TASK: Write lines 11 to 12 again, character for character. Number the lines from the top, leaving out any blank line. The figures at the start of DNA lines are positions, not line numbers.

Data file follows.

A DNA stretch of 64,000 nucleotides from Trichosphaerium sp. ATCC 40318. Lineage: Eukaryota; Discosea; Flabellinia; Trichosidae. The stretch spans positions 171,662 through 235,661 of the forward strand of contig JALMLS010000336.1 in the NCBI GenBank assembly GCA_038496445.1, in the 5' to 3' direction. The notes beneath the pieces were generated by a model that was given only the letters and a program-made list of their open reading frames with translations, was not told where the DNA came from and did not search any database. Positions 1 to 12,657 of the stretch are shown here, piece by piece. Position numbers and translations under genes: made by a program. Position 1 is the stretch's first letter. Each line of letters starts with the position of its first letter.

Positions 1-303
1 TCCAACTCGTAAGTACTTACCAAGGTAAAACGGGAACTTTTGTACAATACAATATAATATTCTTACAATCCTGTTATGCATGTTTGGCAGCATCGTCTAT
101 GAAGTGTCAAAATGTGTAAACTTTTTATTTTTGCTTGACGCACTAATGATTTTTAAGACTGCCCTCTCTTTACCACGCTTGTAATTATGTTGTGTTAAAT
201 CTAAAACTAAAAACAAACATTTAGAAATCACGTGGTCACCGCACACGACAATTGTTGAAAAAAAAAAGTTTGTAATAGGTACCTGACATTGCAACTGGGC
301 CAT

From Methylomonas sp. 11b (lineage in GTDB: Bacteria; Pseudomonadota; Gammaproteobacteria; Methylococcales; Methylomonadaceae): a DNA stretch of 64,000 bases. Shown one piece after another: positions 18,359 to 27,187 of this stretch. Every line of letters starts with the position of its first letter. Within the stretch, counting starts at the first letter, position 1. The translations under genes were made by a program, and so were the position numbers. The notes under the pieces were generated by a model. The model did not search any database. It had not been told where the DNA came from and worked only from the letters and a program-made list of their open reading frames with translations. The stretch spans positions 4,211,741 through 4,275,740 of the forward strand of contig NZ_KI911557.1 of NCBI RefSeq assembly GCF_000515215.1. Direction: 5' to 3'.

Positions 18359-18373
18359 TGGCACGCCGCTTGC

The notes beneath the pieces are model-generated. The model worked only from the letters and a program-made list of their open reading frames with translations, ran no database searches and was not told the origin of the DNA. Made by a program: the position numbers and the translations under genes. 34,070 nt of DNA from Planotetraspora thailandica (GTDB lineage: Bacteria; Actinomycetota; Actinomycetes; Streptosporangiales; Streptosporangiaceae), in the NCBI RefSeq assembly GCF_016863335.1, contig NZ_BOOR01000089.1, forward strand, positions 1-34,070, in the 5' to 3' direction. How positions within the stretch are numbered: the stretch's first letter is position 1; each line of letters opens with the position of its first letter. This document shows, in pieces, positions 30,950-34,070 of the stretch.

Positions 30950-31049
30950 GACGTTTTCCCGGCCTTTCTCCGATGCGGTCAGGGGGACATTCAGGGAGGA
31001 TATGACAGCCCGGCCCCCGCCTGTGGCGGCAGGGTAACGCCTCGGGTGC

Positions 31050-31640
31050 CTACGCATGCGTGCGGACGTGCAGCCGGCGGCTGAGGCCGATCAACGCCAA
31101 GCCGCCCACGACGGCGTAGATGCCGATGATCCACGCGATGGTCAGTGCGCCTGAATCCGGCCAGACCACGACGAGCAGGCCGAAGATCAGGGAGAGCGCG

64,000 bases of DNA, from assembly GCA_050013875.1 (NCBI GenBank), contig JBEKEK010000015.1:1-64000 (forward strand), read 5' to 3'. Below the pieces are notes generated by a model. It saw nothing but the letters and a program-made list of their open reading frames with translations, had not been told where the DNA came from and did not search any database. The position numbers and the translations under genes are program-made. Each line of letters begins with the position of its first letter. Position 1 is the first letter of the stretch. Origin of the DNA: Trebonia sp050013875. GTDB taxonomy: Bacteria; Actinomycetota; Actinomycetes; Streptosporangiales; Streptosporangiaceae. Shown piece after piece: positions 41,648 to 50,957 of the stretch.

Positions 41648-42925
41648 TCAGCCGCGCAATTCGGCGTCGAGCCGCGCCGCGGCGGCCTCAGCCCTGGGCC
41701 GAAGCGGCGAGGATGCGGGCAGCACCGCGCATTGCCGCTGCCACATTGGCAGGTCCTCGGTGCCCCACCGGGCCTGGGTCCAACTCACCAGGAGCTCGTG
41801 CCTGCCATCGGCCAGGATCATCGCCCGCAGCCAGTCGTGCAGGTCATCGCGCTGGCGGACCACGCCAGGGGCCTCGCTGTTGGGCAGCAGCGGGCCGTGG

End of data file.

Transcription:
Positions 30950-31049
30950 GACGTTTTCCCGGCCTTTCTCCGATGCGGTCAGGGGGACATTCAGGGAGGA